Let’s Roll Play

“Soldiers” clamor to get in on the act of war. Some even know what they’re doing.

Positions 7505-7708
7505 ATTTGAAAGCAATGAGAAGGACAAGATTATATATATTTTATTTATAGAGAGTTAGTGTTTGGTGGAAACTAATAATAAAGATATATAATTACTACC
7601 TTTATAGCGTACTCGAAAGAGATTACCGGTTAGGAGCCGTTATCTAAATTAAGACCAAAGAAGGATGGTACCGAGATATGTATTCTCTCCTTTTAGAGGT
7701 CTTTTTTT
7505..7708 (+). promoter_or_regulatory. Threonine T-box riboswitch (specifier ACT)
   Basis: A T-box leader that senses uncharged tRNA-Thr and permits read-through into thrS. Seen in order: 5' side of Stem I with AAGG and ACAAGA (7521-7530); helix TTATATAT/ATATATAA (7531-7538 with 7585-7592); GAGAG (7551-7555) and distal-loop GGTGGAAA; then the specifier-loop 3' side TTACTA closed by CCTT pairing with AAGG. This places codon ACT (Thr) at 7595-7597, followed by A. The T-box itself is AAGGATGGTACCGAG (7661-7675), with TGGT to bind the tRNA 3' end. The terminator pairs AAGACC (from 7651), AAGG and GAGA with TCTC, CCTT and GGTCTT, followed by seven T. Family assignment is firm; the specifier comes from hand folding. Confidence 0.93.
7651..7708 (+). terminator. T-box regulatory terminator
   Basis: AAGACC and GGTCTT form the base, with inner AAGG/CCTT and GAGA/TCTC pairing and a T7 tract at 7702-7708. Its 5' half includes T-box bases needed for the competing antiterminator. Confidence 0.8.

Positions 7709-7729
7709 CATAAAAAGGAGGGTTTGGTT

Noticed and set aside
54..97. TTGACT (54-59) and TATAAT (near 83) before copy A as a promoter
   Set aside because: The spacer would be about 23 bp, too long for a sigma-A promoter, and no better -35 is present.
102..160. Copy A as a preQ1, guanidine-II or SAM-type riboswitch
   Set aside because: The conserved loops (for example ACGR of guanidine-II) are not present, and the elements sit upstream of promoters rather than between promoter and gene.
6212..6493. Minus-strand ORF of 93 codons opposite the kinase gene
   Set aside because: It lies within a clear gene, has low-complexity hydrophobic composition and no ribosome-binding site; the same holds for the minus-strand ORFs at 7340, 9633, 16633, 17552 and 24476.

U.S. Army Ranger Josh Warren searches the landscape for insurgents. Two of his men have just been hit. They're lying on the ground, moaning, unable to walk. As a medic tends to one of the wounded, a young soldier not yet out of his teens, Warren leans over to him. "Did you see where they went?" he asks."I saw three guys moving on the right," the young soldier says. "They were carrying AK-47s.""That means they're operating somewhere out there," Warren notes grimly.They are indeed, only they're not the kind of insurgents Warren used to fight during his five tours in Iraq and Afghanistan. They're Vietcong, or rather people pretending to be Vietcong. Warren, actually no longer a Ranger but a ROTC cadet attending Seattle University, is leading a team of men engaged in a Vietnam War simulation. Some 20 guys—as young as 12 and as old as 42—have come to a thickly wooded, privately owned parcel of land on Fox Island, just west of Gig Harbor, to pretend they're in the Vietnamese jungle, on a mission to win the hearts and minds of the locals while training them to battle the Vietcong and North Vietnamese. Their weapons: BB guns that look so realistic, even police can't tell they're not the real thing.That resemblance has fueled the popularity of these "Airsoft" guns, a name given them by the Japanese, who first produced them, presumably because the BBs shot by these guns have a relatively soft impact. They're made of plastic or compressed vegetation, rather than metal, as are traditional BB guns. What Airsoft guns lack in ferocity, they make up for in coolness, as gun lovers see it. They precisely replicate real models, whether current, like the A4 submachine gun used now in Iraq; a historical gun, like the M16 of Vietnam days; or the ever-popular AK-47. So while traditional BB guns were the exclusive domain of kids, grown men take up Airsoft as well, and it's gaining ground on paintball as the way would-be—and even real—soldiers like to shoot at each other.Critics attack Airsoft as dangerous, but enthusiasts present it as an activity as wholesome as the Boy Scouts. Either way, it has evolved from a few guys shooting at each other in the woods to, at times, elaborate events that can draw hundreds.The Fox Island event, put on by a Tacoma company called Battlesim, is small but intense. The guys, who have paid $40 each, show up in Vietnam-era fatigues, "tiger-striped" or monochrome "olive drab," some with helmets decorated, '60s style, with peace signs. Among the assembled are Hunger Wilcutt, a 12-year-old whose father is in the National Guard and who finds Airsoft "the closest thing you can get to war"; an Air Force plane electrician named Cameron Shoenberger who sits around a maintenance facility all day and appreciates the chance to be "outside in the dirt"; and Greg Hamilton, a military-history buff who is a sergeant in the National Guard and runs a nationally known firearms school in Bellevue called InSights Training. There also are assorted teens and young men who have no connection to the military.Then there's Warren, who helps run these events for Battlesim. A dark-haired, wisecracking 26-year-old, he's got to be one of the few combat veterans with a theater background: He grew up doing summer stock at a Colorado theater run by his parents. He says he plans these events as he does his plays, asking himself "What's going to make people step away from their regular life?""All right, guys, bring it in!" Warren shouts at the beginning of what is to be a 24-hour event. He's standing in front of a long tent that's been set up to look like an Army camp, underneath which the guys have spread their sleeping bags and gear. After explaining the mission, dubbed Operation Somerset Plains after a real mission in Vietnam's Thua Thien Province, he has them practice military formations and the hand signals for them. With dead-serious expressions, the guys move as a team in a straight line or at a 45-degree angle. "Contact, 12 o'clock, 20 meters," Warren shouts, as if the enemy were ahead, and they dive into the grass, guns cocked.Then they head out on "patrol." They're ambushed almost immediately, sprayed with BBs by Battlesim employees playing guerrilla soldiers, hiding in the woods. After dealing with the "wounded"—a smoke can sends a plume of orange into the air to tell an imaginary rescue helicopter where to land—Warren's team continues deeper into the woods.Eventually they come to a mock Vietnamese hamlet, complete with huts made of Ikea bamboo shades and supposed villagers wandering around in cone hats. "G.I., G.I.," one exclaims, coming to greet them. Warren calls for a "translator," who proceeds to speak Vietnamese-sounding gibberish. The putative American soldiers offer "peace beer" (i.e., a can of Budweiser) and medical care while they gather "intelligence." They stay in character all the while—looking carefully at a villager's broken leg, taking out an inkpad to get fingerprints, questioning the men under the cone hats about the whereabouts of the Vietcong. They're all improvising without a script, aside from the rough outline of events that only Battlesim employees know.After a half-hour or so, they "discover" that one of the villagers is part of the Vietcong. They subdue him with plastic handcuffs and a red bandanna. Still to come: another ambush on the way back to base, a campfire dinner of pho, night patrols, and early-morning raids. Nobody gets much sleep.One of the villagers is played by Jason Daniel, the 36-year-old founder of Battlesim. Like a large segment of the Airsoft community, Daniel got into the sport through video games, which have brought a new demographic to the gun world. Daniel's passion was a game called World War II Online, in which players join virtual brigades and conduct virtual missions. Occasionally, players would meet up in the real world. "We'd go to Hooters and drink," he says, which gave him a better idea: "It'd be really cool to get people together and do something related to World War II."Battlesim thus started, six years ago, with World War II simulations. The Vietnam War didn't immediately strike Daniel as a platform for fun. His dad served three tours in Vietnam. "He never really talked about it, but it was obvious something very bad happened to him," Daniel says. But he found that the Vietnam War—the war of people's fathers and uncles—intrigued people. So he began staging a number of events a year, including a "Recondo School," modeled after special-operations schools during the Vietnam War, that he says draws participants from around the country and abroad.Daniel, who is of Korean descent and was adopted, says he has no problem playing a Vietnamese villager, although it might seem a bit like a Native American saying "How" and donning feathers for a game of cowboys and Indians. But, aside from noting that "there's a lot of racism in the Army," Daniel shies away from the politics of race or the war. "We try to keep out of that." Instead, he says, the game is about giving people an understanding of war and soldiers while teaching leadership skills and goal planning.His model student: a 16-year-old named Kyle Olson who shows up at the Fox Island event. The Gig Harbor High School student credits these Airsoft events with being "a life-changer," something that has not only given him an interest in "Lyndon Johnson's Pentagon," but taught him how to take charge among his peers.R. Jaffe, owner of Sir Plus, a Woodinville Army/Navy surplus store that sells Airsoft guns, notes that quite a number of suburban moms buy guns for their kids. These aren't the kind of hunting families that traditionally buy guns, he says. "These are people coming out of the video-game world. The common scenario is that the parent comes in with young lad, chagrined that young lad wants to buy a replica assault rifle. The winning argument is: It gets them away from the computer screen. Parents are desperate to get them out in the woods, interacting, running around."Senator Frank Lautenberg (D-New Jersey) has a different image of Airsoft guns. Last month he sent a letter to the Consumer Product Safety Commission calling for an investigation into their safety. "Of particular concern is the popularity of these imitation guns among children," he wrote.Commission spokesperson Scott Wolfson says the agency is taking the letter seriously but has no comment about a possible investigation. He notes, however, that a Commission survey of hospitals suggests there were 20,000 injuries last year involving either Airsoft or traditional BB guns (the two are not broken out), 11,500 of which involved children. Although Airsoft BBs only cause a minor sting when they hit a clothed part of the body, they can chip a tooth or damage an eye, which is why responsible players encourage everyone to wear goggles or a face mask, something that doesn't always happen in informal backyard games.But the bigger concern, as both Wolfson and Lautenberg note, is that police officers may mistake Airsoft guns for the real thing. That happens with all kinds of fake guns. Just weeks ago, Seattle police engaged in a downtown shoot-out with an alleged bank robber carrying a pellet gun, which uses metal projectiles. The suspect, Douglas Michael Cox, took a bullet in the neck. The danger is magnified, however, when guns look as realistic as Airsoft guns do, says David Bishop, police chief of Beaverton, Ore., which last year banned the use of any replica gun in public. "We were having a lot of challenges with kids showing up with [Airsoft] guns in schools," he explains. "My biggest fear was some police officer being dispatched and having to take a young man's life, only to find out after the fact that it's a toy gun."Seattle Public Schools spokesperson David Tucker says that Airsoft guns have not been showing up with any frequency here. And neither Seattle Police nor the King County Sheriff's office seem particularly exercised about the phenomenon, judging by their spokespeople's reaction. Occasionally, however, a municipality will take a swipe at Airsoft with a state law that prohibits the firing of any "firearm, air gun, or other weapon" in public. Bothell police did so in February to kick a weekly Airsoft game out of some local state-owned woods. Forty-eight-year-old warehouse worker Mark Myers, one of the guys who got the boot, suspects that police got a call from a woman who regularly ran into them while walking her dog, and had a fit every time about the "pollution" of BBs on the land. His team has found a new wooded spot in Woodinville to play.Things worked out differently when the state Department of Natural Resources last year learned that the area's biggest group of enthusiasts, a 50-member club called Evergreen Airsoft, was playing on state forest land near Sultan, off Highway 2. "It caused some concern on our part," says Stan Kurowski, upland business administrator for the DNR's Northwest region. Mushroom pickers and other members of the public use state forest land, he notes. What would they think if they wandered into the woods and encountered a bunch of guys decked out in camouflage, face masks, and rifles? Possibly that they were terrorists, Kurowski says. So the DNR told the group to stop until it could consider the matter.One drizzly Saturday last spring, the club put on a demonstration for DNR officials. Kurowski says he found the group "very safety-conscious." It prohibits shooting people within 20 feet, for instance, and requires players to wear goggles or masks. Ed Chin, a club leader and the owner of a Monroe manufacturing company, says he sees the club's mission as taking Airsoft out of backyards and into a "safe area."So the DNR negotiated a one-year pilot agreement with the club, which allows them to play provided they follow certain safety precautions and use "biodegradable" BBs.Chin likens Evergreen's Sunday gatherings to "pick-up games," unlike Battlesim's "hard-core" historical simulations. There's no role playing, no formation drills, no intricate military missions. On a recent sunny Sunday, a few dozen men, most in their 20s and 30s, break up into teams and don blue and red armbands. Then they head for different sides of the woods for the first of several games. The objective is simple: take out as many men on the opposing team as possible. When a player feels the sting of a BB, he shouts "Hit! hit! hit!," puts a rag over his head, and walks over to the parking area. It's comical at times. Occasionally, you'll hear one guy say to another "Are you dead?" or "What team are you on?"But those in the know employ military strategy. There's a bunch of veterans among one group of guys who regularly play together as a team. They go by the name of the Rhodesian Raiders, a reference to the white soldiers who fought against the guerrilla movement for black independence in what is now Zimbabwe during the 1960s and '70s. Matt Deeds, one of the founders, says the name has its origins in a Rhodesian military jacket that he stumbled upon, not the politics of the time. Nonetheless, the Raiders maintain a tribute Web page to real Rhodesian veterans and advertise the fact that a former "Selous Scout" from the Rhodesian Army sometimes plays with the team.As Deeds observes the first game, he notes that the Raiders have formed an "L" in the woods, which he says is a basic infantry formation that allows the men to squeeze their opponents as they move forward. Not that a novice looking ahead could see anything but trees. "Don't look for people," Deeds coaches. "That's the mistake that everybody makes. You look for movement or odd shapes."Deeds should know. He served as a sniper during Desert Storm.It is curious that soldiers who have shot real weapons in a real war should find any appeal in games with toy guns. If you didn't know any better, you'd assume Airsoft was the preserve of wannabes, which is exactly the conclusion Rick Weidman, director for policy and government affairs at Vietnam Veterans of America, jumps to when told about the sport. "If you want to do it, join it," he says, meaning the military. "Don't do it for the game, do it for the service." And he adds, as if speaking to Airsoft players and alluding to the wars from Vietnam on: "Where the fuck were you guys when some of our best people were getting killed?"Over coffee at a Southcenter Starbucks, Deeds, now a clean-cut, 36-year-old trucking-company sales manager who on the side runs adventure-oriented (but non-gun-related) corporate events for a Microsoft contractor, explains how he got involved in the sport, and in the process launched the local Airsoft scene.While Desert Storm, under Bush Sr., was a low-key affair compared to the current conflicts, Deeds says he saw plenty of fighting, such as at the Battle of Medina, in which the Iraqi Army showed atypical muscle."You get this rush" in the military, he says, and when you get out, "you can't really get it back. I started playing paintball. That didn't work. It was a bunch of 12-year-olds out there." Plus, he says, paintball had become too "corporate," with its own TV shows, uniforms, guns that were no longer called guns but "markers," and a new label as an "extreme sport." "They kind of PC'ed the whole thing," Deeds says.A friend sent Deeds a Web link about Airsoft, which at the time was huge in Asia but virtually unknown here. "This is frightening," Deeds says he initially thought, looking at pictures of gun-toting guys in camo and thinking about the "fringe wacko survivalists" who were then running amok in places like Ruby Ridge. "But at the same time," he thought, "this is intriguing." He and a handful of guys, most of whom connected through the Internet, sent for Airsoft guns from Hong Kong and met up for the first time on somebody's property in Graham. Deeds says each was a little worried that the others were psycho, but when that didn't prove to be the case, they had fun. In short order, friends of friends were playing along, and they had the beginning of what Deeds says is more like a male "support group" than anything else.Then 9/11 happened. Deeds got the idea to start a company based on Airsoft that would help fill a growing need for more law enforcement training. In 2004, he opened a 30,000-square-foot indoor facility in Kent called Northwest Tactical. At first, it served only law enforcement officers, who practiced their skills with Airsoft weapons. Then it started getting requests from the general public to use the facility, including church youth groups who would say a group prayer before the shooting began. "They wanted to take the kids somewhere organized and controlled," Deeds says.Deeds closed the facility two years ago due to financial problems, but he still participates, and he has observed a new crop of players: soldiers returning from Iraq and Afghanistan. Coming from the deadliest conflicts since Vietnam, these soldiers find Airsoft "very, very therapeutic," Deeds says. "You can go back and redo the situation in your mind, but instead of people getting hurt and injured, everyone at the end of the game stands up and is OK."Iraq and Afghanistan vet Josh Warren, who plays with Deeds in the Rhodesian Raiders as well as running Battlesim events, says the sport is a way to share the good parts of the military, "camaraderie and teamwork," without the bad part, "people actually dying." While he says he can't talk too much about his time as a Ranger team leader, which ended in 2004, he notes that Rangers are Special Operations troops who conduct raids "too important, too sensitive, or too rough for the regular Army." He allows that he participated in rescue missions for Jessica Lynch (though he never personally saw the young soldier captured by Iraqi forces), for a group of Italian soldiers, and for some Saudi truck drivers.Back home and retired from active duty after eight years of service, Warren says he's noticed that he's adjusted better socially since playing Airsoft because he has an outlet to share his war experience with like-minded people. In other settings in which he finds himself in Seattle, revealing yourself to be a veteran of Bush Jr.'s war can bring conversation to a halt. Case in point: At a dinner party not long ago he launched into an anecdote about his time in Afghanistan. The story was meant to illustrate how Afghanis use "food and tea to welcome people, whether they like you or not." But the narrative broke down as soon as Warren said he was "on a mission.""What does that mean, 'on a mission?'" someone asked."It's almost like being a porn star," Warren reflects as he recalls that dinner. "You can only use euphemisms for so long before you have to say, 'Well, I was killing people.'"Airsoft's military bona fides are shored up by the presence of "military celebrities," as they are known, at large-scale events put on in southern California by a Los Angeles businessman named John Lu. The Taiwanese-born Lu more often deals with regular Hollywood stars, arranging private meetings for his Asian clients, who sometimes pay in the six figures. Six years ago, he says, on a dare from some friends in the Airsoft business, he called up retired Col. Danny McKnight and asked him to take part in an Airsoft event. McKnight famously led a perilous mission in Somalia that was immortalized by the movie Black Hawk Down.McKnight accepted. So began the first of an annual event known as "Lionclaws," which Lu bills as the "Super Bowl" of Airsoft and draws up to 700 people. McKnight is joined at such events by, among others, Vietnam War veteran and historian Kenn Miller and Howard "Mad Max" Mullen, a former Ranger so renowned that he has a toy soldier named after him. Rather than reliving old wars, they lead mock military missions set in a present-day anywhere.Some people get carried away with the game, Lu admits. Players with no military experience have been known to post their Airsoft exploits on Web sites for real soldiers, who react with disdain. Lu says one Airsoft player was even charged with "stolen valor" for impersonating an officer online. "Don't cross the line," Lu warns.Yet soldiers and wannabes seem to play Airsoft alongside each other just fine. The soldiers have their memories, the wannabes have their fantasies. They meet somewhere in between, many acknowledging that what they're doing looks, if not scary, then a little silly. They're OK with that. Bert Cho, a 45-year-old systems administrator from Mill Creek who is fascinated by the military but never joined, laughingly quotes his 13- and 10-year-old daughters' view of his Sunday habit. "They say I play dress-up."nshapiro@seattleweekly.com